When is a new strategy not a new strategy? When the team behind it has already been doing it for years. And that’s the case with Integrated Asset Management, the Canadian asset manager busy launching its first infrastructure debt fund.
The firm is working on its fifth corporate debt fund but, as the team explains, infrastructure projects have always found a home in IAM’s cautious portfolio. The strong structures, low risk (once through the start-up phase) and decent returns offered by smaller projects have been a good fit for IAM over the firm’s first decade of debt fund management. The only problem was maturity. The vehicles IAM raised couldn’t lend for any longer than 10 years which is less than half the tenor of many infrastructure loans.
With project finance-like loans making up around 25 percent of their corporate lending, the team started thinking about an infrastructure-specific strategy as far back as 2008, Philip Robson, president of the private debt group at IAM explains. The global financial crisis, unsurprisingly, got in the way but the plan remained and last year, IAM executed a study to confirm with hard data their intuitive feeling about the opportunity.
The study identified infrastructure projects under CAD125 million in size and came up with a total of around CAD8 billion-worth of projects. “The average cheque [for those projects] would be around CAD50 million to CAD60 million, which is typically too small to attract the interest of larger institutions and which are of the long-term, long duration that the banks can’t finance; more important, with our strategic focus on mid-market opportunities, these projects fall right within our sweet spot where we have been successful in achieving superior risk adjusted returns,” explains Theresa Shutt, chief investment officer for the private debt group.
As an asset manager with an existing real asset base – the firm has a real estate group – moving into infrastructure on the equity side was an option. But the IAM team feel strongly that infra debt is a better option than the equity option. Continuing return compression and increased volatility in infrastructure assets as well as the growing pile of cash already collected for equity strategies all influenced the decision.
Those issues do not translate across to the debt side, the IAM team point out. The Canadian infrastructure deficit is estimated at $145 billion by a number of government bodies. Insurers and global banks have traditionally dominated the financing of projects but following the financial crisis global banks exited the Canadian market and with heavy capital weightings for long-term loans, there’s little incentive for the remaining lenders to get into the game. And with debt to equity leverage percentages ranging between 75 and 90 percent, the debt side frankly needs more money.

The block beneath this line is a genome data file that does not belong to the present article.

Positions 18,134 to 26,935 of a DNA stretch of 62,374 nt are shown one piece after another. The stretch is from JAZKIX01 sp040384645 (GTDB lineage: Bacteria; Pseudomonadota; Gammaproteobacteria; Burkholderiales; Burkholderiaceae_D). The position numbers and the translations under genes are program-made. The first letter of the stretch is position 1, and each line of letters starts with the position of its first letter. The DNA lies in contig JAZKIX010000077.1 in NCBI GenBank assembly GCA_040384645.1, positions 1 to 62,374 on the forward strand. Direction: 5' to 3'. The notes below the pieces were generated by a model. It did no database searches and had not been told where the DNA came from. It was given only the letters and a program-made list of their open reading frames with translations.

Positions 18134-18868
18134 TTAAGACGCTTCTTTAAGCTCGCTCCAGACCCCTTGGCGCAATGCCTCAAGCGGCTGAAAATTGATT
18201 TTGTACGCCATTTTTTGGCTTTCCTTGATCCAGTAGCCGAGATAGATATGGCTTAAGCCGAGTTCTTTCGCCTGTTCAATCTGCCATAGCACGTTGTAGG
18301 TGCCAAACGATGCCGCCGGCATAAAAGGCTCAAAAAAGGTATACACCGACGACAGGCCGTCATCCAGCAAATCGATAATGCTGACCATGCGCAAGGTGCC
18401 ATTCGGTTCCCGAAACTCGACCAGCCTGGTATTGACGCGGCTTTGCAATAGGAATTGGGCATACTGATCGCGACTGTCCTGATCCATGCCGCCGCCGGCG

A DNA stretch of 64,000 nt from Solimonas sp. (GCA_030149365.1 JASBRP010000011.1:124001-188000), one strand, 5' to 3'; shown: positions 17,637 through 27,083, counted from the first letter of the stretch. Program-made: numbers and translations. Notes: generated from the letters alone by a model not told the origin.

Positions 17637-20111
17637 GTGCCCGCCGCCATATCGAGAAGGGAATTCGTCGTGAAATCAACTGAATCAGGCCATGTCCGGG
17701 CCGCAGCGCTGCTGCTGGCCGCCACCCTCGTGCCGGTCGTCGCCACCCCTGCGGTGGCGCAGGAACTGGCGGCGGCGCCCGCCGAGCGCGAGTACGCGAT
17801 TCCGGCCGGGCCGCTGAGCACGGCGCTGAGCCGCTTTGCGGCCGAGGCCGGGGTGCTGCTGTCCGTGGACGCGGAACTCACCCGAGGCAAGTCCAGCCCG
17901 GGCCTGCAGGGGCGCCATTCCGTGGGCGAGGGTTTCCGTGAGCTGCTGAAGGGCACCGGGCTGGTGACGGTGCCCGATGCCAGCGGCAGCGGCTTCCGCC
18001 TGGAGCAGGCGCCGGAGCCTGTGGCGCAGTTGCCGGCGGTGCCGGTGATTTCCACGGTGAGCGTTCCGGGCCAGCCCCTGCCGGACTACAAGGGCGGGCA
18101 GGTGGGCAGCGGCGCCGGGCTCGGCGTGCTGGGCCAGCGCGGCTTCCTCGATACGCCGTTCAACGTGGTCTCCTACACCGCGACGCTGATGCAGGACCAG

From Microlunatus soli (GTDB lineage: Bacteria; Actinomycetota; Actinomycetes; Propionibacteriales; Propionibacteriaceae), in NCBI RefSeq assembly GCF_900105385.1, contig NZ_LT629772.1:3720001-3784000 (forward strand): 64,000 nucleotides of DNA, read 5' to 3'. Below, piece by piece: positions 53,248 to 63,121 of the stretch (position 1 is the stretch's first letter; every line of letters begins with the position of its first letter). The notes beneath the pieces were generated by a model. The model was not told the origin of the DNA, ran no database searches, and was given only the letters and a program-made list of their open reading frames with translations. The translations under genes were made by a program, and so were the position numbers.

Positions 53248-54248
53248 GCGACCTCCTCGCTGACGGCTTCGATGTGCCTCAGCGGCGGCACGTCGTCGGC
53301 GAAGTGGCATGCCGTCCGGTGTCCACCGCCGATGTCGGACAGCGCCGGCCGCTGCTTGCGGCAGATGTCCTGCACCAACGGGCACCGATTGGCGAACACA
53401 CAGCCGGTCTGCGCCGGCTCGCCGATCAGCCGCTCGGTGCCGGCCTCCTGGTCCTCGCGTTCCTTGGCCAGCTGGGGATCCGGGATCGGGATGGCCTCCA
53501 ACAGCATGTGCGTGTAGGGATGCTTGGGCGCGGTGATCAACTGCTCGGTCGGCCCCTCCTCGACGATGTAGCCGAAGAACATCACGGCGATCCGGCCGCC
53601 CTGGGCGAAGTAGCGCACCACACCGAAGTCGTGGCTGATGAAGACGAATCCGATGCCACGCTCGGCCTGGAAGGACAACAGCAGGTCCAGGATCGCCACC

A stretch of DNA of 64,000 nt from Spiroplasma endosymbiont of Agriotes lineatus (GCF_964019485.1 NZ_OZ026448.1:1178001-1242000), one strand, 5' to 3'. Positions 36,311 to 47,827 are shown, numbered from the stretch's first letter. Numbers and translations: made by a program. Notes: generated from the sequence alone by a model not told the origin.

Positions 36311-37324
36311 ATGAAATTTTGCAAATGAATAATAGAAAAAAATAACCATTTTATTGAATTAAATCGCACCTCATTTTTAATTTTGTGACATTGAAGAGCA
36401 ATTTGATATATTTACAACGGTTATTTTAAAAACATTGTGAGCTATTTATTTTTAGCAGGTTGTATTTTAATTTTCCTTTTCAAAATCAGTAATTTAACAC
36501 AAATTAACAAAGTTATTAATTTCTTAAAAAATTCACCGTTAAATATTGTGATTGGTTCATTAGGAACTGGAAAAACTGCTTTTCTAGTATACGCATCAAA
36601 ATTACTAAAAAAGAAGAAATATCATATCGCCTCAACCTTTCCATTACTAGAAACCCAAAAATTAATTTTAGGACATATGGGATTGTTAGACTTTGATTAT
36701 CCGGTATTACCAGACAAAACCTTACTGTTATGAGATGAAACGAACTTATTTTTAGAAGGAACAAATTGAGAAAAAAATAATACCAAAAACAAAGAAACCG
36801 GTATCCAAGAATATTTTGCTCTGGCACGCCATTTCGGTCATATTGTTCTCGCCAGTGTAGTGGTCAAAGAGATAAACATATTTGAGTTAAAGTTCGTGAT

For investors, senior infrastructure debt offers predictable and substantial free cash flow, attractive risk-adjusted returns, diversity as well as access to unlisted illiquid assets, says Robson.
We’re talking in PDI’s office in London. Robson and Shutt are on the phone while vice-chair and former chief investment officer Don Bangay, who is in London visiting family, admires the view of St Paul’s Cathedral.
The team have an easy rapport with Robson and Bangay gently ribbing Shutt, an Alberta native, as she updates them on the regional general election where the conservative government lost in Alberta for the first time since the 70s.
Robson is the longest serving member of the team. Following stints in investment banking and running his own manufacturing business, he joined what was then First Treasury in 1996 before it was acquired by IAM in 2001.
Bangay was brought on board in 2001 as IAM was starting fundraising for its first investment grade corporate debt fund, the $600 million IPD LP I. Bangay has worked at Newcourt Credit Group as well as spending 25 years in investment management at The Canada Life Assurance Company. He was chief investment officer before taking on the vice-chair role in October last year.
IAM Private Debt have gone on a hiring spree over the last few years both as a result of expanding activity as well as part of a conscious succession planning programme.
“Our customers look at us and ask; ‘Who’s going to collect the last dollar?’ In the context of 25 year infrastructure debt, that’s critically important. It became clear to us three or four years ago that we had to have a perpetual succession plan,” notes Bangay.
After building credit experience at BMO Corporate Finance following roles at Royal Bank of Canada and Scotiabank, Shutt joined IAM in 2013 and has taken over as chief investment officer. She, along with Robson and Bangay, emphasises that while processes are easy for new recruits to learn, it’s important to also transmit the culture of the firm. That was the way that Shutt herself was integrated with over a year heading portfolio management alongside Bangay before he handed the reigns of both investment and investor relationship management to her.
“I would say we have a very strong credit culture. Our approach is cradle to grave; when the account manager originates the deal, he or she owns that loan for the term which results in really strong post-closing portfolio management,” Shutt explains.
When interviewing a group there is inevitably one person who dominates the conversation complemented by another who says almost nothing. Not so with the IAM team. The conversation flows easily with all three contributing broadly equally. And the new strategy, while not entirely new (of the CAD1.5 billion IAM Private Debt has invested, around 25 percent of the deals were infra-like loans), energises them.